Ok, Canada. Take a few deep breaths, go for a walk outside, have a hearty meal and call your grandma because after Tuesday, July 9, you will not be leaving your television. Not for eight long, sun-filled, tea-spilled, trashy, delicious weeks. Love Island is coming to Canada. Buckle up North America, it’s going to be a long hot summer in paradise.
For those of you who don’t know, and those of you who are still naive enough to think that you won’t care, Love Island is a British reality television show. Maybe the best British reality tv show ever created. Think Big Brother-meets-The Bachelor-meets-Castaway, but better, so much better.
Imagine the best episode of the best reality show that you’ve ever watched and times it by one hundred. This, is better than that.
Think: a dream location in a luxury Spanish villa, a group of single people whose blinding-bleached teeth and chiselled bodies have been carved by the gods themselves, and add the toxic combination of the heat, the passion, the meddling-producers, and the pressure of having every single one of your moves watched, scrutinized, and turned into memes. Then, you have a show worth watching. Welcome Canada, to your first Love Island summer.
To give you an idea of the cultural phenomenon that is Love Island, the current series’ launch episode on ITV2, one of Britain's main TV networks, drew in a staggering 3.3 million viewers, and was the highest-rated 9 PM program across the whole of the country. The opening episode held almost 20% of the entire country’s evening television audience, miles ahead of the main BBC and ITV channel’s programming.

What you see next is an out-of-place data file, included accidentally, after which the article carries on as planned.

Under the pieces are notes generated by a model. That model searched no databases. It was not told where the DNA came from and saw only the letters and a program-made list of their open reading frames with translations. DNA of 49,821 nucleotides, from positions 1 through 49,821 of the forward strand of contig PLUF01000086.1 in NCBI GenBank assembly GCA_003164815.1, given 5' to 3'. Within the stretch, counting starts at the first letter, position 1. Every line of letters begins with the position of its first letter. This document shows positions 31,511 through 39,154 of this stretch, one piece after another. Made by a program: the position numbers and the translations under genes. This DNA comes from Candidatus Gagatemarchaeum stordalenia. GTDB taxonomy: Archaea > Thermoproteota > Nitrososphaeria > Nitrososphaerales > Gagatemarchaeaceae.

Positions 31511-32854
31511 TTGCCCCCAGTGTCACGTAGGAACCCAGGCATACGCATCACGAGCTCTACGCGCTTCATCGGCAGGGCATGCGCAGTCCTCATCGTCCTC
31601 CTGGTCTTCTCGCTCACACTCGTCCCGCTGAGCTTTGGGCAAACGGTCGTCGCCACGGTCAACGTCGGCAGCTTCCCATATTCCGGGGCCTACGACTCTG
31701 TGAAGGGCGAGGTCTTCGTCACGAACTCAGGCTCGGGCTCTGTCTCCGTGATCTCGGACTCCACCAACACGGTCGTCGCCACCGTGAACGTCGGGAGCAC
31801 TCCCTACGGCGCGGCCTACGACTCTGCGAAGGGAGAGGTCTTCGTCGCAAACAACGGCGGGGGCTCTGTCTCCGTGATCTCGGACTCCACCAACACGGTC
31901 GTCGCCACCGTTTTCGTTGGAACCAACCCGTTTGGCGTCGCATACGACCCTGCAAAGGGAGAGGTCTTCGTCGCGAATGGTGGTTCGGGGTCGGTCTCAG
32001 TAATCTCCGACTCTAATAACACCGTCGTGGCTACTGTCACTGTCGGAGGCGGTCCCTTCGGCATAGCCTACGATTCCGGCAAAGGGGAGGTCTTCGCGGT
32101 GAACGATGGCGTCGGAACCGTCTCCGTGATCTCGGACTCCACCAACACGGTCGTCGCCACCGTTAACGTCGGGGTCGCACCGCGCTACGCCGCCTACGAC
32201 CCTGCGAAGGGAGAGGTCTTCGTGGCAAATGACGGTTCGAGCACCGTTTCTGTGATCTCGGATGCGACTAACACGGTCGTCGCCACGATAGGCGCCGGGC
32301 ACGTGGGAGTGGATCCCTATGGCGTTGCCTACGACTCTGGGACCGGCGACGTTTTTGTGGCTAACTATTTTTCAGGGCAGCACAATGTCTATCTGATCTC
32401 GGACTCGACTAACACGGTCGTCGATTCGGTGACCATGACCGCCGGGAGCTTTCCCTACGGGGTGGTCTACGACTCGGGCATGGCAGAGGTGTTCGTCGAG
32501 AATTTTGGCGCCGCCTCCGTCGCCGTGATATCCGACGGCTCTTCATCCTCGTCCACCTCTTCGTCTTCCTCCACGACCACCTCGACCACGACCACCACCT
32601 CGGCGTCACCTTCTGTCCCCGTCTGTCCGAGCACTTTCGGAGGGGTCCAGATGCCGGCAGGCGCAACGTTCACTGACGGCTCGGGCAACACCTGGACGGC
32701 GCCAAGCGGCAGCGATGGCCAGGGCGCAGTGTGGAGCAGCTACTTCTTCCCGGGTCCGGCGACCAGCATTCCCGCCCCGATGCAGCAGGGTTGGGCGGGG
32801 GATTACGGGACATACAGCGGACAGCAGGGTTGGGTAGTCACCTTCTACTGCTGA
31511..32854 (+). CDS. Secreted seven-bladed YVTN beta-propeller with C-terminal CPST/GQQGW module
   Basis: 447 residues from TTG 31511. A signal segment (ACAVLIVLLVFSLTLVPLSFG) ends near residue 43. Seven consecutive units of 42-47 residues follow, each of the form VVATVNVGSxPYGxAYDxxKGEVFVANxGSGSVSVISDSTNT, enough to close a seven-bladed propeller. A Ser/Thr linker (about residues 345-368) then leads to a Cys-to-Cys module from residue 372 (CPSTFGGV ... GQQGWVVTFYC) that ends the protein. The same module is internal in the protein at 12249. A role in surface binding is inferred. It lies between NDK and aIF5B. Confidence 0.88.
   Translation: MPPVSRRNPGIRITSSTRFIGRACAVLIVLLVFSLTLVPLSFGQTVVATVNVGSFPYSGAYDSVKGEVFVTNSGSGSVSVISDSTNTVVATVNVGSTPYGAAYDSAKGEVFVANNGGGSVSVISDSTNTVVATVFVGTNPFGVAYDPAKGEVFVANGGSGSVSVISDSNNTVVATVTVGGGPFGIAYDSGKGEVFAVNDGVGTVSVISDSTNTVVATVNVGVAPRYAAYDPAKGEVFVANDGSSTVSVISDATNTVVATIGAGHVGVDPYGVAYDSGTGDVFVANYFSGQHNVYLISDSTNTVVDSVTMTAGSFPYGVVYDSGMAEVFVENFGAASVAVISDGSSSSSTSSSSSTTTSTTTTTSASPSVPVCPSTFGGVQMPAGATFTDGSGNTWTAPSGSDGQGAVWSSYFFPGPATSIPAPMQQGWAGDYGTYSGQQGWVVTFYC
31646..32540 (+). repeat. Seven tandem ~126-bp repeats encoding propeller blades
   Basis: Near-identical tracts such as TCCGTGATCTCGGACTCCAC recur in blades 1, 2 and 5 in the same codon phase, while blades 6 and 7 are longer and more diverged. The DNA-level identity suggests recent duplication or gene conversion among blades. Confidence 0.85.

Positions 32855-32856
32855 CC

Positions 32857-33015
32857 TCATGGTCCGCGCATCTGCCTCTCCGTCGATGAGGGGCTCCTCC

In fact, in 2018, Love Island had 4.1 million people captivated by the final episode, with an additional 488,000 people watching the simulcast live on streaming services.
The latest opening episode was the most-watched programme on TV so far this year among 16- to 24-year-olds in Britain, with 622,000 viewers – a 59% share of viewing within that age group. Teenagers, twenty-somethings, this show is for you.
After the show debuted in 2015 in the U.K., Love Island has taken the world by storm, becoming a worldwide example of what reality TV should be. International versions have sprung up worldwide, including in Australia, Denmark, Finland, Germany, Norway and Sweden, and have all been met with a similar reception.
The premise of the show is simple: couple up, find love, and try not to embarrass yourself in front of a nation. Usually, two out of three isn’t too bad. The beautiful singles seek out their perfect match and attempt to form relationships, while ultimately vying for the main prize, £100,000 or $163,822 CAD.
Throughout the series, ‘islanders’ are subject to challenges, public voting, and new arrivals to the villa to shake things up, as well as constant surveillance. There are tears, tantrums and full access-all-areas into the bedroom, absolutely nothing is sacred. So much so, that the show has received criticism and controversy since it originally aired in 2015.
The backlash against the show for its casual airing of vulgar language, sexual activity, abusive behaviour and unrealistic body portrayals isn't even the worst of it.
Despite this, given half a chance, Love Island will become your daily guilty pleasure. No matter how much you try to avoid it, it will find you. It will be on Twitter, in your local coffee shop, in your hairdressers, in the magazines, you will not be able to hide from Love Island. The harder you try to fight it, the more you will be drawn to it. Trust me. Let it consume you.
Canada, get ready a Love Island summer. Things will never be the same again.
Love Island will start on July 9 on CTV, and will play five nights a week for eight weeks, at 8 PM. It will also be available to stream here.